You'll notice in the third picture I didn't cover everything. That's because of the next step, the cover ornaments!

The cover ornaments
I like putting all sorts of ornaments on the covers of my books. I have entire pages in my sketchbook dedicated to all sorts of designs for cover ornaments! Most of them look horrible, but every once in a while, something useful emerges from the crap.
For the corners, I used a triangular ornament I made a mold for in the past. Along the spine, I made a new one out of MDF. It runs the entire length of the book, and covers some of the cardboard embossings.

After glueing the pieces of MDF together and sanding it, I glued a sheet of tissue paper on it to give the surface a bit of texture. I didn't make a mold out of these things, since they were purely experimental and I wasn't sure if I ever wanted to use something like this again. They are quite big and would require a lot of silicone for one single ornament, and silicone isn't exactly cheap!
I did make a new ornament I intend to use more than once, so I did make a new mold of that one!

This ornament is some sort of medallion and consists of two parts. The main body was cut out of MDF (things like this are the reason I never throw away scraps); the hole in the middle is about 36 mm wide, so a 35 mm glass cabochon fits nicely into it. The ring was cut out of 5 mm thick PVC foam. It doesn't really show on the picture, but on the backside, I had to cut away some material on the inside of the ring so it would fit on the other part when a glass cabochon is inserted in the hole.
Before molding, I always put on a coat of primer. This makes it much easier to spot any flaws or areas that need more sanding. After I was satisfied with the result, I built a box out of foamcore board held together with hot glue and poured in the silicone.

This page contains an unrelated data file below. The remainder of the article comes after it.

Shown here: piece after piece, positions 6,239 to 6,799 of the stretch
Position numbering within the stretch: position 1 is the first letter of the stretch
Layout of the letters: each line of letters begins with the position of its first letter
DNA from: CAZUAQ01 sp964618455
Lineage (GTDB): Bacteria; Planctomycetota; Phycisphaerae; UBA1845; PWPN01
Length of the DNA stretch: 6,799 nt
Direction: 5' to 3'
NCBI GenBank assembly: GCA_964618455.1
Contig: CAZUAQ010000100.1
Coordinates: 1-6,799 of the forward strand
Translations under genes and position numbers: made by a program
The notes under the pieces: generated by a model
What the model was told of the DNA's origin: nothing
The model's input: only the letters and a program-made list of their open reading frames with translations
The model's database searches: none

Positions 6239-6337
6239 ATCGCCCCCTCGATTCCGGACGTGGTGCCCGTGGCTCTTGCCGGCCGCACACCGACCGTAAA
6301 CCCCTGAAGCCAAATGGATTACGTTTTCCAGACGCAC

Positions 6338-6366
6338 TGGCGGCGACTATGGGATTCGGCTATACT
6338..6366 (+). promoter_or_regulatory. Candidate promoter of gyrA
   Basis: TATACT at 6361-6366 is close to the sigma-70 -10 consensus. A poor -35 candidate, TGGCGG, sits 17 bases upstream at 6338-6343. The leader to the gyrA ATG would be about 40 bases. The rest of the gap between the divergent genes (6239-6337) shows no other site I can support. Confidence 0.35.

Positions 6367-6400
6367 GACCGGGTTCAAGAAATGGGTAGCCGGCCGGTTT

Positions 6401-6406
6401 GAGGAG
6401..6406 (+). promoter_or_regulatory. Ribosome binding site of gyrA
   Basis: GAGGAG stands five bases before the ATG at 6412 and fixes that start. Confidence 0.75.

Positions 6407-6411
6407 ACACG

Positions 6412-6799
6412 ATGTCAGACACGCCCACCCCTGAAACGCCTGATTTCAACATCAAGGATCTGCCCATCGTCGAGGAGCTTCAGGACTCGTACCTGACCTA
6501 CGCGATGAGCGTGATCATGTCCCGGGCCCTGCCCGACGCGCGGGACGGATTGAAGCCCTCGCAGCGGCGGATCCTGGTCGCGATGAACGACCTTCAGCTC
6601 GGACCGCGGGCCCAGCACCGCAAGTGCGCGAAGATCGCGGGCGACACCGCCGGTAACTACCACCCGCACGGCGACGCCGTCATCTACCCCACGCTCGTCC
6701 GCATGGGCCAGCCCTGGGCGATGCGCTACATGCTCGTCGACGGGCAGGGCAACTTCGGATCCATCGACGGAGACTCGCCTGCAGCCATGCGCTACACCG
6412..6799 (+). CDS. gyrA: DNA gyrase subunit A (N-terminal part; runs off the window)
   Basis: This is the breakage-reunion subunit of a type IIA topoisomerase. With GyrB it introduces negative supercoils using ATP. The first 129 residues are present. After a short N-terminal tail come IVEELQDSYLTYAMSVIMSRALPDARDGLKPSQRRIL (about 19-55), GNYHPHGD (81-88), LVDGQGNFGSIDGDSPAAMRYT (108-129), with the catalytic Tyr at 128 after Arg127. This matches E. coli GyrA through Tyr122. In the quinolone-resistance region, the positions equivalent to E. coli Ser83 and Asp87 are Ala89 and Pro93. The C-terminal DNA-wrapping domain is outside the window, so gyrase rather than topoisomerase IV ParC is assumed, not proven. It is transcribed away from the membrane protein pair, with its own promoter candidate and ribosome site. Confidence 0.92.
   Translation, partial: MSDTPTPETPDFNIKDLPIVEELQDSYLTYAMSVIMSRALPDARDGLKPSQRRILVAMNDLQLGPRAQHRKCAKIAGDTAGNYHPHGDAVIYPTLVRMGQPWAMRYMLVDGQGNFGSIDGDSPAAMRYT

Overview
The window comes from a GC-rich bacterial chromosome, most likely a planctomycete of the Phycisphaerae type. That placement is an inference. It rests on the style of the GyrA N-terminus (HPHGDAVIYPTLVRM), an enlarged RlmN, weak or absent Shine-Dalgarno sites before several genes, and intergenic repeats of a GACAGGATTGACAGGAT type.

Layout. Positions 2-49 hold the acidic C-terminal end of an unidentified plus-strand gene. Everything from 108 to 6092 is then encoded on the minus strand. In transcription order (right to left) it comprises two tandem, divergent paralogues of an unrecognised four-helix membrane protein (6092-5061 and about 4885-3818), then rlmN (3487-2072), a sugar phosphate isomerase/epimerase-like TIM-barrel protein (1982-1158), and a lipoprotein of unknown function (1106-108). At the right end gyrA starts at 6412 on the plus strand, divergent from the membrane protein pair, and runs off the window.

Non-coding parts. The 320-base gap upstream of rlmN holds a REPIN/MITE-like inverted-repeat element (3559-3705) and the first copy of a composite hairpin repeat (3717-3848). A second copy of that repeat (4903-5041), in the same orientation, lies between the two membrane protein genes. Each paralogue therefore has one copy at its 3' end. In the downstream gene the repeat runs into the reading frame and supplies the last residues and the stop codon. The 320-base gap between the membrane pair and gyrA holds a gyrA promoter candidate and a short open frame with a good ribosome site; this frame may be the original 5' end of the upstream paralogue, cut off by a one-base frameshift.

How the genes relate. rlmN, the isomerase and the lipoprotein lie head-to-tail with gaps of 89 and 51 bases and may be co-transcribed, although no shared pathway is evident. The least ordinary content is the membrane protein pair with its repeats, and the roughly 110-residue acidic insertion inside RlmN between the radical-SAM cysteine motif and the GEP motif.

After the silicone had cured, I made castings out of PU resin and primed them with spray primer. For the medallion, I printed a green vortex I made in Gimp, cut it out and glued it to the back of a glass cabochon.

Painting and finishing
The painting techniques I used for this book are the same I used before. I am experimenting with different colors, so I hope to make books in other colors than brown in the future. I have tried different colors in the past, but they didn't really look good, so I'm testing all sorts of new things.
For the leather, I started with a layer of flat black, a mixture of burnt umber and pyrrole red for the basic brown tone, followed by a very thin coat of raw sienna, rubbed on with a sponge. To give it more depth, metallic bronze was drybrushed on the wrinkles in the paper. Finally, a topcoat of matte varnish.

For the ornaments, I used the same technique as always for achieving a cast iron effect. First, a coat of flat gray, followed by a black wash. Over this, silver is drybrushed. Very simple, but it looks very convincing. The cabochon with the vortex was sandwiched between the two parts of the medallion.

Next came a critical part: attaching the card sleeve binder! I had cut it out of the original cover without damaging it, and it turned out the plastic sleeves were attached to some sort of rigid plastic spine. I forgot to take a picture of this, but the spine had a row of small holes in it, wich hopefully makes it easier for the glue to grip onto it.
I used a hot glue gun to glue the binder in place. I don't know what type of plastic the spine was made of. Polyethylene is especially notorious when it comes to glue. I had tested it first. It was possible to peel the glue back off with some effort, but I think it's strong enough for normal use.

To finish the inside of the cover, I glued red felt on it. The label didn't really turn out the way I hoped. I should have used thicker cardboard, it doesn't really stick out enough.

And finally, the cover ornaments were all put in place with superglue.

donderdag 4 mei 2017

Voodoo Bottle and holder

Last weekend, we went to Elf Fantasy Fair in Haarzuilens. I put on my Voodoo priest costume again, and made one more prop to go with it. I ended up not using it, for reasons I'll explain later. It was a quite simple prop, made from an empty barbecue sauce bottle.